at the end of the lease? Who owns the software at the end of the lease? What
assumptions have been made regarding hardware condition?

Leaving these questions unanswered (or, to be generous, fuzzy) is akin to buying
a $195 airline ticket and finding that airport taxes, curbside check-ins,
security fees, fuel surcharges and the like, more than double that cost.


Minimize the stress for your prospects and, down the road, for you too, by being
clear on the solution you’re recommending, the price of all options and
services, and the true cost of the lease. One technique to help accomplish this
is a “statement of work” that clearly defines the cost, the services included in
that cost and, perhaps most important, the services that are not included, but
that are available at additional cost.

You’ll also want to generate a service level agreement (SLA) that specifies the
service to be provided as part of your maintenance agreement. It, too, should
delineate what you’ll be providing in specific, measurable terms, as well as
what you won’t be providing. This document, increasingly required by IT
managers, often carries penalties if you don’t meet the goals as stated. For
example, you’ll

be asked to commit to an average uptime and service response time.

Can you imagine the airline industry committing to a service level agreement?
Take off on time, arrive on time, you and your baggage arrive in the same city
on the same flight? They won’t. We hate it and complain loudly. You, however,
should commit to a specified level of service. Your customers will love it and
reward you with loyalty.


What about customer service after the sale and installation? For the airlines,
the phrase, “customer service” has become an oxymoron like “jumbo shrimp” or,
for me “living in Rochester.” Customers are something they tolerate, forgetting
the fact that our fares pay their salaries and keep their planes in the air. No
wonder they have problems staying in business!

Your customers keep you in business. They deserve to be treated as though they
are the most important component in your business plan, because they are. In
order to avoid the “airline mentality” you’ll want to reinforce the fact that,
when they partnered with you, they made the right decision. Make them feel good
about it on a regular basis. Here are a few techniques you might want to

1. Conduct regular audits. Be certain that the solution you recommended
is being used the way it was designed. How many times have you installed a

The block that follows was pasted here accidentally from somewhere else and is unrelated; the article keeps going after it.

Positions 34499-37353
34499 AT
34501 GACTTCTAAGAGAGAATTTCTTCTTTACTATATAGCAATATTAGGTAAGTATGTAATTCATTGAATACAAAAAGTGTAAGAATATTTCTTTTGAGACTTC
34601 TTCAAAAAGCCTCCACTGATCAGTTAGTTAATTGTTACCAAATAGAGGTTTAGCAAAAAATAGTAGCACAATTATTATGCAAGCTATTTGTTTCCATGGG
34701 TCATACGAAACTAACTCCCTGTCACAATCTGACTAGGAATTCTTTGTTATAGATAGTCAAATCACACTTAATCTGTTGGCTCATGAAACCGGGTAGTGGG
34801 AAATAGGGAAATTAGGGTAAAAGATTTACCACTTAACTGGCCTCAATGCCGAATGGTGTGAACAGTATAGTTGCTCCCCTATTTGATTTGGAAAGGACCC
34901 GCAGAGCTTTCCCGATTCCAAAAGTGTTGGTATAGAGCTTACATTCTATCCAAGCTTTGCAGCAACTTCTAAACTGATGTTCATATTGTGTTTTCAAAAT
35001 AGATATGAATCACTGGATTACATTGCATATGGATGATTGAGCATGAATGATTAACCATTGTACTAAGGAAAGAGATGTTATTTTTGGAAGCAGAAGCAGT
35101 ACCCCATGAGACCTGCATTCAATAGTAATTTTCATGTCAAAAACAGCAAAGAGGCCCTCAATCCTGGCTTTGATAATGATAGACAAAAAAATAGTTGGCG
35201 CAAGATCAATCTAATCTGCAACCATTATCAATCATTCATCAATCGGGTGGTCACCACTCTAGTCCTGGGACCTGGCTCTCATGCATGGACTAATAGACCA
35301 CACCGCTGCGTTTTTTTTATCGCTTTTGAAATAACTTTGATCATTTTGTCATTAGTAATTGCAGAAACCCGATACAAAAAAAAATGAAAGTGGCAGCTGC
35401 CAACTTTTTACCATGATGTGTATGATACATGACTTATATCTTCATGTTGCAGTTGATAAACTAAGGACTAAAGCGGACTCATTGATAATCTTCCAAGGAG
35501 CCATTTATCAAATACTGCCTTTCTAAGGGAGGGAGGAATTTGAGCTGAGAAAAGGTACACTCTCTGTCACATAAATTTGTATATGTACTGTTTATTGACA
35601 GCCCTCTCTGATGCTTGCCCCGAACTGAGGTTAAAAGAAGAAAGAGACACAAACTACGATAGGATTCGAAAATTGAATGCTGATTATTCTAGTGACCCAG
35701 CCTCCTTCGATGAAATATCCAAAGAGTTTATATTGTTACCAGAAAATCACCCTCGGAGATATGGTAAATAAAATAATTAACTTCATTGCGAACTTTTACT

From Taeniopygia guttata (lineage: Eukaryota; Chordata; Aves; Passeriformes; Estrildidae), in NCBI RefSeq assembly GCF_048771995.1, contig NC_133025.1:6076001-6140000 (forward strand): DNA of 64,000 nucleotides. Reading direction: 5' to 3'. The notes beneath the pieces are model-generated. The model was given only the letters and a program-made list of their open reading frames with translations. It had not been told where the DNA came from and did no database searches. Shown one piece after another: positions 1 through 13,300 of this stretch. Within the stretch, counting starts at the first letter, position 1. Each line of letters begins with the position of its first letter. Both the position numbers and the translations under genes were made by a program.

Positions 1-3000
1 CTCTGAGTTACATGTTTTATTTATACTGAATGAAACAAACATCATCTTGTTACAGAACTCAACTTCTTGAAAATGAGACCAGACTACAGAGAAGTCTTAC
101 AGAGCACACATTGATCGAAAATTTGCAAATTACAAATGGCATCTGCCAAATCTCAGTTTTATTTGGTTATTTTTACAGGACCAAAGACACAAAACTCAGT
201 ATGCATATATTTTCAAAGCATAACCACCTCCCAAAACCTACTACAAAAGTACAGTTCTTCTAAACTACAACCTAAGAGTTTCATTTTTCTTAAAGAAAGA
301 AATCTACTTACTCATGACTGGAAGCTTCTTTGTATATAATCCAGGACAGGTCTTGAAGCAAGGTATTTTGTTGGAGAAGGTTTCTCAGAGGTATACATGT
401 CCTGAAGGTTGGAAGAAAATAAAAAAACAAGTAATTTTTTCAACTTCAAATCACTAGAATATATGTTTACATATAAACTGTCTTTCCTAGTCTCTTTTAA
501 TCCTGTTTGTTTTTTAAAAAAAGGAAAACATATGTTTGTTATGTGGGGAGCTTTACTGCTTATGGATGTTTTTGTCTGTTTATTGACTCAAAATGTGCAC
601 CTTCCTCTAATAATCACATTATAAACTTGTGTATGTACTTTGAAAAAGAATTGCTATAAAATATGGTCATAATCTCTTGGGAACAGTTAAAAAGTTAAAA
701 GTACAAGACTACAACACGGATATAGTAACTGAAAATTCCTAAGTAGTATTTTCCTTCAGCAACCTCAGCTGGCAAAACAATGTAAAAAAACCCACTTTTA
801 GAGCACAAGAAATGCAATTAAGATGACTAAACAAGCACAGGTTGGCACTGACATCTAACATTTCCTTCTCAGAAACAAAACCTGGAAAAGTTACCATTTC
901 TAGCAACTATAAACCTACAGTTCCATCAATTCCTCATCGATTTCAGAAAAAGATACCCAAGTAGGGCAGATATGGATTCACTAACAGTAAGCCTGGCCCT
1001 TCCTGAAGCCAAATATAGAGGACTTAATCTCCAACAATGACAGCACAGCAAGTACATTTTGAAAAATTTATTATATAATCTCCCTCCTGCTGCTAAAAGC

combination of hardware and software only to find that users continue to print
to their existing systems? Too often, you don’t discover this until you approach
the customer for an upgrade or replacement. Your proposal was based upon a
presumed savings. Go back to your customer and demonstrate that those savings
are actually being achieved. Report on a quarterly basis.

2. Be certain your customers understand the benefits. If users have
reverted to their old printers send your customer support rep to train, or
retrain them. Show them how the new workflow should operate. Then, make your
printers or MFPs the default output device at each workstation. Again, report to
your customer. Let him/her know that you’ve gone the extra mile to be certain
the proposed savings will actually be achieved.

3. Follow up.
When you dispatch a service technician to solve a hardware or
software issue, or when a customer accesses your help desk (do you even have a
help desk?), be certain that the problem was solved satisfactorily. Too many
times a customer will simply give up out of frustration, providing you with no
feedback on your deteriorating relationship.

4. Get rid of endless voice mail loops. Especially for your service
department. Airlines use them all the time. How many times have you been caught
in that trap? Your customers and prospects are important enough to talk with a
real person – immediately. When they call for service, they are already
frustrated. Don’t increase their level of discontent by forcing them to run a
maze of automated choices while they try to solve

a problem.

In short, customer service is not expensive. In many cases, as evidenced by
JetBlue’s strategies, it costs nothing. But, the payback in terms of customer
satisfaction and loyalty is immeasurable. Take a lesson from those who have made
it work. Implement strong customer satisfaction strategies. Measure your
progress on a regular basis. Make the buying process and post sale relationship
painless, you’ll have your competition scratching their heads trying to
penetrate your accounts.